I just typed this sentence into Microsoft Word, "A total of four people were going", and it wants to correct the 'were' to 'was'. Why? 'Was' definitely sounds wrong when I say it out loud. 

Original Post

Hi, Kezi, and welcome to G.E,

kezi posted:

I just typed this sentence into Microsoft Word, "A total of four people were going", and it wants to correct the 'were' to 'was'. Why? 'Was' definitely sounds wrong when I say it out loud. 

I see this question is highly problematic, so I'd like just to express my opinion about it. On 'LDOCE', we have two examples that summarize my opinion:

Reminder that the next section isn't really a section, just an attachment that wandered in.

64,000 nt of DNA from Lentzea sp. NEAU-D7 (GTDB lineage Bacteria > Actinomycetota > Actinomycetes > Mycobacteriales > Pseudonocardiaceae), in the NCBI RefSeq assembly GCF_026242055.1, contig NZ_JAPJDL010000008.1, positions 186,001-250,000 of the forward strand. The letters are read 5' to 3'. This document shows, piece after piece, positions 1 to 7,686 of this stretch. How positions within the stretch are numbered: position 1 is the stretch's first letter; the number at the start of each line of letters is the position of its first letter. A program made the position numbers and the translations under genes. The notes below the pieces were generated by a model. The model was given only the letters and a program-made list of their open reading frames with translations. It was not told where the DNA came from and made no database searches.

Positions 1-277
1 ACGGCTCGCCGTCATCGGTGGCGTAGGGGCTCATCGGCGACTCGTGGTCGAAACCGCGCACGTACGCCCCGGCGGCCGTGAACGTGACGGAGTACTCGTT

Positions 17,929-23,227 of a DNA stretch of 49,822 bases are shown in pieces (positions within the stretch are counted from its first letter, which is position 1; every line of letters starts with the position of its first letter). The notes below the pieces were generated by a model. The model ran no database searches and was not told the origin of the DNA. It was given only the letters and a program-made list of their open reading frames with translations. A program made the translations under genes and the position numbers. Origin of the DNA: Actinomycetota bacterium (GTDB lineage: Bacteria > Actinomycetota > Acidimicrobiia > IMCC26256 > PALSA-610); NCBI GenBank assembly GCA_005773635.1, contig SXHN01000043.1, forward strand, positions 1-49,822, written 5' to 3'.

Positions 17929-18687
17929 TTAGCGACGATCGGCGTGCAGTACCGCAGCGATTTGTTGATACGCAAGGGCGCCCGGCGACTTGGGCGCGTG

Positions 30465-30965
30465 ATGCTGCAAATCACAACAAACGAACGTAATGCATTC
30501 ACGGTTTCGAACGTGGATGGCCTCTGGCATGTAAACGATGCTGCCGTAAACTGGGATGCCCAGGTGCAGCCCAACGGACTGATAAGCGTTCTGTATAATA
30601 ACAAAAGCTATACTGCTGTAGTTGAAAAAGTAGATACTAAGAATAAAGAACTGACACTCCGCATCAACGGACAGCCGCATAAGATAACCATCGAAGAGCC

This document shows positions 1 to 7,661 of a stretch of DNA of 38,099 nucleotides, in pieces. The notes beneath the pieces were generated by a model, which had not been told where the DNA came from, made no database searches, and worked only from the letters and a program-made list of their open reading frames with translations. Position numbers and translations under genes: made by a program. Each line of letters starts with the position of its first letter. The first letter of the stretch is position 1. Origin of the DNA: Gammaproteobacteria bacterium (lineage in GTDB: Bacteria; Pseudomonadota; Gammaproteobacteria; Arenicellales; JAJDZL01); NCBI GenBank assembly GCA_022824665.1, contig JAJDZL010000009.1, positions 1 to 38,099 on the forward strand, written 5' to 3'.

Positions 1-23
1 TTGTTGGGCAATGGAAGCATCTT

1. A total of thirteen meetings were held to discuss the issue.

2. A total of $950 million was spent on the new transportation system.

I see 'a total of' works like 'collective nouns'. It could be followed by a singular or a plural verb depending on how the speaker sees the individuals of the group. I think that is why it is grammatically correct to say: - There is / are a total of (+ a plural noun). It is also noticeable that, in most formal exams, we see that 'a total of' is mostly followed by a singular verb as then we consider it the head of the subject. On the other hand, 'the total' works the same as 'the number' and should be followed by a singular verb.

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